Whether you were born in Lincolnshire, moved here or just visiting I hope you find this blog interesting This is a blog about Lincolnshire: The buildings of the present and past, the people who have helped shape it, the companies that have grown with it and all things that are the essence of Lincolnshire.
Lincolnshire Longwool was once one of the most important breeds of sheep in this country. These sheep made the fortunes of many families in Lincolnshire: the wool from the sheep was exported to Europe and the sheep were walked to London and killed for their mutton and lanolin.
By the late 18th century sales of Lincolnshire wool had been in decline for many years. The Revd Gideon Bouyer was Rector of Theddlethorpe St Helen and of Willoughby from 1771 to 1810, noticing the poverty and lack of work available in the area, founded a village school, set children spinning and started the Stuff Ball.
The first Stuff Ball was held at the Windmill Inn, Alford in 1785. Lincolnshire Stuff was the wool from the Lincolnshire Longwool, in the early days ladies would be given free admittance to the ball if they were wearing a dress made of Lincolnshire Stuff and the same for men if they were not wearing silk or linen; a different colour for the Stuff was chosen for each year to ensure the ladies always wore new dresses, the colour for the first ball was orange.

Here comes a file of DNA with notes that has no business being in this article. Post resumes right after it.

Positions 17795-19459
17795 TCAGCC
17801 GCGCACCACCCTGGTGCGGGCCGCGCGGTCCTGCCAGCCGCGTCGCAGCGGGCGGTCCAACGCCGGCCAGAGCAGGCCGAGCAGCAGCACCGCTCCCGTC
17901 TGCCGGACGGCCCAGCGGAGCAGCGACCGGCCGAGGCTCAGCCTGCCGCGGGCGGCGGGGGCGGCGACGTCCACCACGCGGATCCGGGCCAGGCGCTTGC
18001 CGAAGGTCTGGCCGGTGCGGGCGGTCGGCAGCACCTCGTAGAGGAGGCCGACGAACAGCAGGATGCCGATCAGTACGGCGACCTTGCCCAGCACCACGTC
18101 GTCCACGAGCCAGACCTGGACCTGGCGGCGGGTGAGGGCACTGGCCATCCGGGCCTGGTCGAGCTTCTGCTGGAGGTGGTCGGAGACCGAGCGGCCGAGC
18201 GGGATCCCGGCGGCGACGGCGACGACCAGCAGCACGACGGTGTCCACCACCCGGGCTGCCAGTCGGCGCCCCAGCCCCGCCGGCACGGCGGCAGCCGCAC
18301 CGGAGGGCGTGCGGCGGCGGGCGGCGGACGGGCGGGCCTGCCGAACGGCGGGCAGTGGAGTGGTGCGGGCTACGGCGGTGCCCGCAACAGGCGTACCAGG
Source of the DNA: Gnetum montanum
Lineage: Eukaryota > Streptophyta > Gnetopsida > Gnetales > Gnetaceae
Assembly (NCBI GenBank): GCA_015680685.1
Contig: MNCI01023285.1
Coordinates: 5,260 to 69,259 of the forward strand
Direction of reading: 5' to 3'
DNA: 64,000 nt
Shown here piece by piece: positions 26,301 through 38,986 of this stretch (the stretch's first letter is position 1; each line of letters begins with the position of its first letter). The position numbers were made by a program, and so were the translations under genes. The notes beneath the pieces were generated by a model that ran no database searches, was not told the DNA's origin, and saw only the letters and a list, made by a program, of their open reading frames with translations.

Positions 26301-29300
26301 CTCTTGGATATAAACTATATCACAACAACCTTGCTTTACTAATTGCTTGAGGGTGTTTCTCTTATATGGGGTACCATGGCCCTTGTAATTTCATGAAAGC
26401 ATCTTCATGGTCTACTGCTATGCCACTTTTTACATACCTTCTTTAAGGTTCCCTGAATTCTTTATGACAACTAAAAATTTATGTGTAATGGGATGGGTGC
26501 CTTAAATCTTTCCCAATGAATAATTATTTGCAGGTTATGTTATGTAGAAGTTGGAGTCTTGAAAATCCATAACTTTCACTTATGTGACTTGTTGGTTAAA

By 1789 the ball had become so popular it was moved to the County Assembly Rooms in Lincoln. The ball had been previously held in November but was moved to January.
Woollen dresses can be very warm during dancing and in 1803 the rule for free admittance was changed: the ladies were admitted free if they took six yards of the better stuff or 10 yards of the plainer material.
The Stuff Ball continued until 1929 but was revived in 1938, finally ending in 1947 when the Patroness, Lady Worsley, chose mauve and silver as the stuff colours.
The Lincoln Stuff factory was on the corner of the High Street and what is now Robey Street, becoming a boarding house after the Stuff trade declined and then subdivided in private houses.